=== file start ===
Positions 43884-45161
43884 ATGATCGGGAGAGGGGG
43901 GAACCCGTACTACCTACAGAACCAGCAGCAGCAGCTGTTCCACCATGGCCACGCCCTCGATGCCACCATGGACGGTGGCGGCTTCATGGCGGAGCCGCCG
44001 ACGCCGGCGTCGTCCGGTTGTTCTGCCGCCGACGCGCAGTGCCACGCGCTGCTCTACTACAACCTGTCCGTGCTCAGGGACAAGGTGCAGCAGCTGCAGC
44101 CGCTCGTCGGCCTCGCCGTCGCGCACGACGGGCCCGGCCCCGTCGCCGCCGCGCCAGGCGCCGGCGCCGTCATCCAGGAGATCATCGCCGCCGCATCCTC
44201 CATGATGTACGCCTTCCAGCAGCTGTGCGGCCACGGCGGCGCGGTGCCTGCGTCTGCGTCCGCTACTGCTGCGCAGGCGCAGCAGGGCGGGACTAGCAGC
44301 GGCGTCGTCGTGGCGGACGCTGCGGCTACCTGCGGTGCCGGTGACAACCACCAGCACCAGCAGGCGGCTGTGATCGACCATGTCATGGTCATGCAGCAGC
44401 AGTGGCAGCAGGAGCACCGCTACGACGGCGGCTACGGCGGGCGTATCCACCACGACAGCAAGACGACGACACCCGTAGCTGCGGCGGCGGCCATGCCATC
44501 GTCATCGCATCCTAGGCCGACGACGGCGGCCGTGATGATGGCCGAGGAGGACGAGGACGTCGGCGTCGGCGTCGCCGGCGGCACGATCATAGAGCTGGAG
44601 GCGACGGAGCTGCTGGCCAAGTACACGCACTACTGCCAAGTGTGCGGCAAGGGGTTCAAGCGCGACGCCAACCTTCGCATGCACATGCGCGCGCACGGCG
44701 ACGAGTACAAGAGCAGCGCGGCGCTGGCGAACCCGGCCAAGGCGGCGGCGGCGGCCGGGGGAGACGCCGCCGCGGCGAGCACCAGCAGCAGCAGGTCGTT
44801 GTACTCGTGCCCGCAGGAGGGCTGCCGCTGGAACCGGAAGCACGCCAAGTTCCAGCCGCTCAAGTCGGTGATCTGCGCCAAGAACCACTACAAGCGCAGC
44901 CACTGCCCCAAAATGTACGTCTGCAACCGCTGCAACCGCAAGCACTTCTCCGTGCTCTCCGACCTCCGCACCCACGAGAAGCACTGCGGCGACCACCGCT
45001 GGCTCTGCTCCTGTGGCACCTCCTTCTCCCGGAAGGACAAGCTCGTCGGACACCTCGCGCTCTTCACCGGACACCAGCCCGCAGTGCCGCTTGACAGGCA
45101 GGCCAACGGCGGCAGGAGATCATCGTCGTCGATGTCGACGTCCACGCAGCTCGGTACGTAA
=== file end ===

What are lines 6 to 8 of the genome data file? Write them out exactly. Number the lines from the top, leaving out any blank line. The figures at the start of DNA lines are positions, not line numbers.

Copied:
44201 CATGATGTACGCCTTCCAGCAGCTGTGCGGCCACGGCGGCGCGGTGCCTGCGTCTGCGTCCGCTACTGCTGCGCAGGCGCAGCAGGGCGGGACTAGCAGC
44301 GGCGTCGTCGTGGCGGACGCTGCGGCTACCTGCGGTGCCGGTGACAACCACCAGCACCAGCAGGCGGCTGTGATCGACCATGTCATGGTCATGCAGCAGC
44401 AGTGGCAGCAGGAGCACCGCTACGACGGCGGCTACGGCGGGCGTATCCACCACGACAGCAAGACGACGACACCCGTAGCTGCGGCGGCGGCCATGCCATC